Henry – The Goose Who Got to Love Review
- Title: Henry -The Goose Who Got to Love.
- Author: Amadeus Voltznick
- Format: ebook
- Publisher: Amadeus Voltznick
- Genres: children’s novella
- Page #: 96
- Release date: May 6, 2021
- My rating: ⭐️⭐️⭐️⭐️⭐️
*** This post may contain spoilers. ***
Henry is a book about an adolescent boy who lives in an older neighborhood across the street from a small rundown park in the city of Los Angeles, California. The park has a pond which is home to a goose named Henry, one of the most disgusting gnarled looking beasts who has probably ever walked the planet. When you saw Henry in the flesh, you really couldn’t tell if disgusting was the right word to fully describe his excruciating appearance or did something much more drastic such as down right scary more eloquently fit the bill. He truly was hideous. Henry has no friends because of his unfortunate appearance, everyone is either scared of him or repulsed by what they are seeing with their eyes. S o, he is always alone. One day Henry wondered across the street into the boys yard, where the boy befriended him and they became best friends for the summer break between the 1st and 2nd grade. They played together every day and embarked on some wild adventures during those magical times of our adolescent youth we called summer break, which in reality were really only short quick blips in our childhood, but at that time seemed like infinite lifetimes. The boy would hug him and carrying him around under his arm like a small puppy dog seemingly oblivious to the disgusting nature of Henry’s appearance, somewhat capturing that feeling of the time of innocence during our adolescence just before we learn to be mean and care so much how someone looks. The boy takes Henry, who has never been out of the park and probably never will, on the best trip of his life to the McDonald’s a mile or so up the road from his house where he introduces him to some french fries and an ice cream sundae for the first time. The boy starts back to school after summer break ends, still continuing to play with his best friend Henry from over the summer break each and every day after school, until finally his mother receives his first report card of the new year memorializing some very low grades due to the skipping of homework in-lieu of play time. The boy’s mother quickly puts an end to that deciding it best to relocate Henry in another park miles away as the solution to the boy’s poor grades from lack of homework completion. The new park is in a much better part of town and much larger featuring far more of the necessities and amenities; a virtual paradise by goose standards when compared to Henry’s old park. For a long time Henry grapples with his intense feelings of grief from being abandoned by his best friend, until finally coming to terms with the reality his friend may have done what’s best for both parties even though it may not have seemed that way at the time and ultimately coming to the realization that forgiveness is his best option. Sometimes people do things that seem as though they don’t love someone, when in fact to the contrary, it’s really because of how much they do love someone. Henry lives out a much better full life in his new paradise never forgetting his best friend, and in the end eventually making it to the beautiful blue ocean, his life-long dream, despite his seemingly insurmountable disabilities. All the other geese who were normal in Henry’s eyes, seeming to get everything in life, never got to experience the gloriousness of real human friendship and love. On the other hand, Henry’s life, one could say, turned out to be far more extensive than theirs, rather than the hindered nothingness everyone expected it to be.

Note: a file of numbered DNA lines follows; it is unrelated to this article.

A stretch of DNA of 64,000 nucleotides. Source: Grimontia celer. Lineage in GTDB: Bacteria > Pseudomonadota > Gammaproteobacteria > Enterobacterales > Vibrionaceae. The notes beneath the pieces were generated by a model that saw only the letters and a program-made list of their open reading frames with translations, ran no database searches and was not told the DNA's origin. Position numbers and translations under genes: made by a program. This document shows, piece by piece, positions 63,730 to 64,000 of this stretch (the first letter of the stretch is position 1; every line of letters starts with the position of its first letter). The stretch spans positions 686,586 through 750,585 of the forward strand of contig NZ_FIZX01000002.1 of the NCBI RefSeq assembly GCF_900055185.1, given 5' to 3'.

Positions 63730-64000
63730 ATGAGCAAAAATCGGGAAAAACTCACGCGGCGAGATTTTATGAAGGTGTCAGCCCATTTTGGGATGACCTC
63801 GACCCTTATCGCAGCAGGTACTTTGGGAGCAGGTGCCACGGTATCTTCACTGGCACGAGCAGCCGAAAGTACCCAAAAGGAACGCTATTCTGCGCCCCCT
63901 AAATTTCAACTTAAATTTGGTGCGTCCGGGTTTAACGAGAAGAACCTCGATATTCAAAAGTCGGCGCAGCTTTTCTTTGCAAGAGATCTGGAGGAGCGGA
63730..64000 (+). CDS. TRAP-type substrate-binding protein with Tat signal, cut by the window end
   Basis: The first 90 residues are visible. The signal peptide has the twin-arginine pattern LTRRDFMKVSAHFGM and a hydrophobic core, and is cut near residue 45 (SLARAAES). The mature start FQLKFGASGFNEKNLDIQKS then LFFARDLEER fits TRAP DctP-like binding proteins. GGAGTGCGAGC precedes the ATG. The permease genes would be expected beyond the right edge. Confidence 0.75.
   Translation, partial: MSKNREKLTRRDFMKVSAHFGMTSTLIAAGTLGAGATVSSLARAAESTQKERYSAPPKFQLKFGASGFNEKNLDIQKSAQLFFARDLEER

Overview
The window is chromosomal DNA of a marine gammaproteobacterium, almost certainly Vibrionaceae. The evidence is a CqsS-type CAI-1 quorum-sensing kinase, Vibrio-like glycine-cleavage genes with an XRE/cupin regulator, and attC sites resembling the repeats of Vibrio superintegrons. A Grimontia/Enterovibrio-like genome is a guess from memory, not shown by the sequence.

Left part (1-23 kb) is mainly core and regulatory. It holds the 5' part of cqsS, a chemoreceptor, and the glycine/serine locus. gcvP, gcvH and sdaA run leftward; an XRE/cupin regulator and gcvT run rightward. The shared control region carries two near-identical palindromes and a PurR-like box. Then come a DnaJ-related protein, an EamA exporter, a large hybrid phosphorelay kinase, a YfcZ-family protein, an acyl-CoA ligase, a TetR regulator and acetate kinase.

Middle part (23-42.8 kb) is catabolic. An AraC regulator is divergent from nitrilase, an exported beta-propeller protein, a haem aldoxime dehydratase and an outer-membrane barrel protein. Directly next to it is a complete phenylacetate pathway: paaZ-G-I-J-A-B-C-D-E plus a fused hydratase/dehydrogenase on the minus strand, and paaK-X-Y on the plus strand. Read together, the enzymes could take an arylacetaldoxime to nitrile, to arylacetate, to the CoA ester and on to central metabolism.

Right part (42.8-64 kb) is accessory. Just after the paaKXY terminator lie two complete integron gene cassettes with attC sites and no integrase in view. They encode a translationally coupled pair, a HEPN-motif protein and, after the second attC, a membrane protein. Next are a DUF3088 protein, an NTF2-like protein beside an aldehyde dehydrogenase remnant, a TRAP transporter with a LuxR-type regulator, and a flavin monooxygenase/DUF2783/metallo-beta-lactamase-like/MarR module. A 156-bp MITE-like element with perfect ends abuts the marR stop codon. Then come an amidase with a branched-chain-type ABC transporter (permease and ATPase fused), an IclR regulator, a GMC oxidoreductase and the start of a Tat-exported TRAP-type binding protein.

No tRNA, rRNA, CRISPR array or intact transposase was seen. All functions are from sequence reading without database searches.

****I was given a copy of this book by the author/publisher but all opinions are my own. ****
I was told:
In a sentence, it’s Ugly Duckling meets Puff the Magic Dragon and Toy Story, all hitching a ride on Old Man and the Sea’s boat, captained by Dr. Phil and a fortune cookie, sailing an emotional sea healing a badly broken heart, while in the process instilling a smidge of closure to anyone who’s ever been forced to give away a cherished family pet.
and I don’t feel the least bit lied to. A month ago, today, my cat Cleo went missing after managing to get out the front door. I’m still looking for her. The night she went missing, as my roommate and I were out looking for her I remembered that I had this book but thought it’s not time, but it should of been the time. It was the time because this book might be labeled a kids book, but it’s really for all ages. The book is teaching hope, perseverance, forgiveness, optimism and love to children, but it also reminds adults that these things are still just as important when your grown. Maintaining faith in these ideals amongst all the jaded things that you face as you grow is why they must be taught so young.
Henry graciously hosts you on his epic emotional journey to forgiveness teaching us no matter what disability we happen to be born with; we can overcome and triumph in the end. With perseverance we will survive, with optimism our own perceptions are what makes it truly good or bad and that love conquers all. Sure, my story isn’t the same as Henry’s but what I need to do for my story to have as peaceful an ending as his, I’m going to have to coup with obstacles that challenge those same beliefs he fought his whole life to have.
Hopefully what I’m about to say is obvious but everyone should read this book. I want everyone to cherish this books wisdom, start reading it as a child and continue to re-read it throughout your whole life. This book was more impactful than most adult books I’ve read since I’ve been old enough to comprehend adult themed books. Please read this book!